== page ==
Susan J. GARRETT and Cathy J. Johnston v. Willene J. WHATLEY.
Susan J. Garrett and Cathy J. Johnston appeal from an order taxing certain costs against them and in favor of Willene J. Whatley. We reverse.
Garrett and Johnston sued Whatley, seeking an accounting and other relief. After trial, the trial court entered a judgment in favor of Whatley, but did not award costs to either party. Whatley then moved to tax certain costs against Garrett and Johnston, including her accountant's fees of $2,640, her copying costs of $200, and her overnight courier costs of $21.75. Garrett and Johnson opposed this motion, contending, among other things, that the items Whatley claimed were not properly allowed as costs. Whatley later amended her motion to seek the $150 fee of her real estate appraiser. After taking the motion under advisement, the trial court granted this motion in part, awarding $2,371.75 in costs to Whatley. Garrett and Johnston filed a motion to vacate, alter, or amend, again challenging the propriety of the cost items; upon the trial court's denial of this motion, they appealed.
We note that taxation of costs under Rule 54(d), Ala.R.Civ.P., rests in the discretion of the trial judge, whose decision will not be reversed unless a clear abuse of discretion is shown. Vulcan Oil Co. v. Gorman, 434 So.2d 760, 762 (Ala.1983). We also note that a Rule 59, Ala.R.Civ.P., motion to alter, amend, or vacate is “the proper motion requesting the trial court to reconsider the taxing of costs,” City of Jasper Civil Serv. Bd. v. Schultz, 412 So.2d 818, 818-19 (Ala.Civ.App.1982), and that a party aggrieved by an award of costs may appeal the propriety of such an award, even where the merits of the underlying case are not before the appellate court. See City of Birmingham v. City of Fairfield, 396 So.2d 692, 694 (Ala.1981).
On appeal, Garrett and Johnston claim that the trial court abused its discretion by awarding fees for Whatley's expert witnesses. While the trial court did not itemize its award of costs, we readily discern that its cost award is based at least in part upon the accountant's fees and possibly the appraiser's fee, because the aggregate amount of the other items set forth in Whatley's amended cost motion is a mere $221.75. The award of costs exceeding that amount must necessarily represent compensation for the fees of her experts.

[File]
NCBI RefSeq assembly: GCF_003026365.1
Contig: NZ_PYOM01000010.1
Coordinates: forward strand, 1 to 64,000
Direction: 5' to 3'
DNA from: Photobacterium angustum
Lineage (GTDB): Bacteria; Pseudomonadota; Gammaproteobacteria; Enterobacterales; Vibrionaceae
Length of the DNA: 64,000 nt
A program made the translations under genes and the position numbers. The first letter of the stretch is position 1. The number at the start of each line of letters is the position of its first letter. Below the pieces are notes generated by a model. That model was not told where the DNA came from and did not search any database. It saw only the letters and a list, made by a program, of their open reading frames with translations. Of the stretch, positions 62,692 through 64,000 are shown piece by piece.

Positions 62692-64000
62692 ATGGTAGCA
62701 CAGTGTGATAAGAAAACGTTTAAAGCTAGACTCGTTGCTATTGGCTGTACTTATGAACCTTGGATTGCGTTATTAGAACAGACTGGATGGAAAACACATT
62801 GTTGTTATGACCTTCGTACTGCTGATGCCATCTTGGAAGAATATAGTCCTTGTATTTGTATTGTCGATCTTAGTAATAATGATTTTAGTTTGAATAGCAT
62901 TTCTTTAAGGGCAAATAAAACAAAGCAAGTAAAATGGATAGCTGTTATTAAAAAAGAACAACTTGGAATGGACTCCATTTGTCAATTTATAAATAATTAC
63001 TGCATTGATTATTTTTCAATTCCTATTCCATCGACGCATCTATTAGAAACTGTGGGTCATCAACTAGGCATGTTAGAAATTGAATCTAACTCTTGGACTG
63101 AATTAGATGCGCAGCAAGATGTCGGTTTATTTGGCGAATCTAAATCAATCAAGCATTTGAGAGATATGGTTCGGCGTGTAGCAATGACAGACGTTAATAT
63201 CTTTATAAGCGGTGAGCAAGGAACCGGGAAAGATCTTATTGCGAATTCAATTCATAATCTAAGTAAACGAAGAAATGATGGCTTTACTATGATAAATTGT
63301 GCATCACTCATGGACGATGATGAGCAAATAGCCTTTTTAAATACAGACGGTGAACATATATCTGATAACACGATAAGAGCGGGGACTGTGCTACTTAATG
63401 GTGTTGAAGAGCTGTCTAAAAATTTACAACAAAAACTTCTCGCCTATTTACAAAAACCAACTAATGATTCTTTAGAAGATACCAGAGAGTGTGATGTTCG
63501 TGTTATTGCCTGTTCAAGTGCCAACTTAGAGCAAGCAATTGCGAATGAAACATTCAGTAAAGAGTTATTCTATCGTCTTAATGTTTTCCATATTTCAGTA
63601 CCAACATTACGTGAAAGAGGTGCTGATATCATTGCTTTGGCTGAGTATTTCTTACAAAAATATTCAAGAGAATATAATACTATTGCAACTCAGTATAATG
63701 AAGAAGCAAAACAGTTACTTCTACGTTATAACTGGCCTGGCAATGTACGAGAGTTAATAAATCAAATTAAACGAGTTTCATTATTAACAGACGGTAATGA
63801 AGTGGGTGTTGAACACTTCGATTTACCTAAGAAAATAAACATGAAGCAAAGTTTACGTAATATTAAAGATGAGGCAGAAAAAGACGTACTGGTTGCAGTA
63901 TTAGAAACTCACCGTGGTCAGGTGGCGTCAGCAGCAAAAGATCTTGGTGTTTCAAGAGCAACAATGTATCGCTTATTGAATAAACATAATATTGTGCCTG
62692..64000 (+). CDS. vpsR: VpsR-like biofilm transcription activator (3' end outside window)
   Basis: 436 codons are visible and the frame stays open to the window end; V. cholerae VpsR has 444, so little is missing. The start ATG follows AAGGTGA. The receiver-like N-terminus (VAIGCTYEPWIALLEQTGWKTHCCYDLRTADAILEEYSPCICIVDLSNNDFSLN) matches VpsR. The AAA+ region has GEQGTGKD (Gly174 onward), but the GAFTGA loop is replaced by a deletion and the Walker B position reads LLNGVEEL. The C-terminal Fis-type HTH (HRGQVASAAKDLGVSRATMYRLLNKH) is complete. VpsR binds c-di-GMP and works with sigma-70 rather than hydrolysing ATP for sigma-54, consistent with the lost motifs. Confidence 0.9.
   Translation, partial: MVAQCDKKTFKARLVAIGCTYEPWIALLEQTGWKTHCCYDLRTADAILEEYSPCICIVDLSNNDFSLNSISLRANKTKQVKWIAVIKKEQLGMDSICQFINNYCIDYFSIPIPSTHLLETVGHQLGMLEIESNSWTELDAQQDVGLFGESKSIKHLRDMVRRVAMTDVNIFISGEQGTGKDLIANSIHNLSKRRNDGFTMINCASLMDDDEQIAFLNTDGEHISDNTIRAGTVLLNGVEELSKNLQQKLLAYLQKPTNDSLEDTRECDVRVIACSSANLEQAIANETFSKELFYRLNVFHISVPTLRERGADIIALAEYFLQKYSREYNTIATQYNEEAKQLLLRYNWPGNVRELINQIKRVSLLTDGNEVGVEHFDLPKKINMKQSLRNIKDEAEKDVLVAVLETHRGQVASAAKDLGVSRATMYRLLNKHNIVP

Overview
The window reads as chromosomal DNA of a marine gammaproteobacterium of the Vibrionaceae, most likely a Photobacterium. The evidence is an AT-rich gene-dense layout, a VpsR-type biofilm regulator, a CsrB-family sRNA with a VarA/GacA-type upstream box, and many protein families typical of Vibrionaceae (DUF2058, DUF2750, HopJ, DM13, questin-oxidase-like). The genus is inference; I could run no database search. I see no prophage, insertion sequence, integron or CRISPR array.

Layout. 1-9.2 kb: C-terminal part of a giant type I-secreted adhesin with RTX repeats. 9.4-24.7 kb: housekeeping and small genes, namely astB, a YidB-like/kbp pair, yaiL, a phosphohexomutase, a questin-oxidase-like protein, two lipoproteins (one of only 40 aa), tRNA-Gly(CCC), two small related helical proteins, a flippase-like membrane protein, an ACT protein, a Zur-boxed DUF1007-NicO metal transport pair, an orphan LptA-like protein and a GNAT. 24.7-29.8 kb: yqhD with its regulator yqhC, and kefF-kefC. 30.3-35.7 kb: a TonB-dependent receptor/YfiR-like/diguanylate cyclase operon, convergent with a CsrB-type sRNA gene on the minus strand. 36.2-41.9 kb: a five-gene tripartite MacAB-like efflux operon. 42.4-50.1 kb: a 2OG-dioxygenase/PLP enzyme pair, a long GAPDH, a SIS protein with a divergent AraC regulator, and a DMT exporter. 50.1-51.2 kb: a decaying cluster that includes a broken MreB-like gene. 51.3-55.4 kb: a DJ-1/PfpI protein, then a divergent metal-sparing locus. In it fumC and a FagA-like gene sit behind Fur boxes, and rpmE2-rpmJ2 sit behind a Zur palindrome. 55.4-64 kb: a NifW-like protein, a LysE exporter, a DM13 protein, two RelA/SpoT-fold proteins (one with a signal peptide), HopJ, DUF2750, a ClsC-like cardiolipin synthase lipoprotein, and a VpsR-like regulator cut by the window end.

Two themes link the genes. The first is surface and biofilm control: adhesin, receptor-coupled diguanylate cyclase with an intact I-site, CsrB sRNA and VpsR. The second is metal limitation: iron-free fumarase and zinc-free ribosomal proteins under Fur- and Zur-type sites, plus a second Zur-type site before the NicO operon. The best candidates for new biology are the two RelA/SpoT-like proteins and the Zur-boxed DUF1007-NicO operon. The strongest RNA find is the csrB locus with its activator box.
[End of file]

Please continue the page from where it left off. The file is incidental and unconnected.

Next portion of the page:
In Cooper v. Cooper, 57 Ala.App. 674, 331 So.2d 689, cert. denied, 331 So.2d 695 (Ala.1976), this court noted that “[t]he court cannot award expert's fees as a matter of costs unless allowed by statute.” 57 Ala.App. at 680, 331 So.2d at 694-95 (citing Hartley v. Alabama Nat'l Bank, 247 Ala. 651, 25 So.2d 680 (1946)). Although we have allowed expert fees as a component of otherwise compensable attorney fees, see Cooper, 57 Ala.App. at 680, 331 So.2d at 695, and as an item of costs in workers' compensation actions pursuant to the authority of § 25-5-89, Ala.Code 1975, see Universal Forest Prods. v. Ellenburg, 627 So.2d 395, 397 (Ala.Civ.App.1992), aff'd in pertinent part by Ex parte Ellenburg, 627 So.2d 398 (Ala.1993), we have recently reaffirmed and applied the above-quoted principle. In Davis v. Davis, 686 So.2d 1245 (Ala.Civ.App.1996), we reversed a portion of a divorce judgment awarding expert fees as costs to the prevailing party, citing Cooper and Hartley. 686 So.2d at 1249-50.
We have been directed to no statute that would support the award of any portion of the accountant's fees and the appraiser's fee in this action. Accordingly, on the authority of Davis, Cooper, and Hartley, we must conclude that the trial court abused its discretion in this case. Therefore, we reverse the trial court's award of costs and remand the cause for entry of an order disallowing these items.
REVERSED AND REMANDED.
ROBERTSON, Presiding Judge.
YATES, MONROE, CRAWLEY, and THOMPSON, JJ., concur.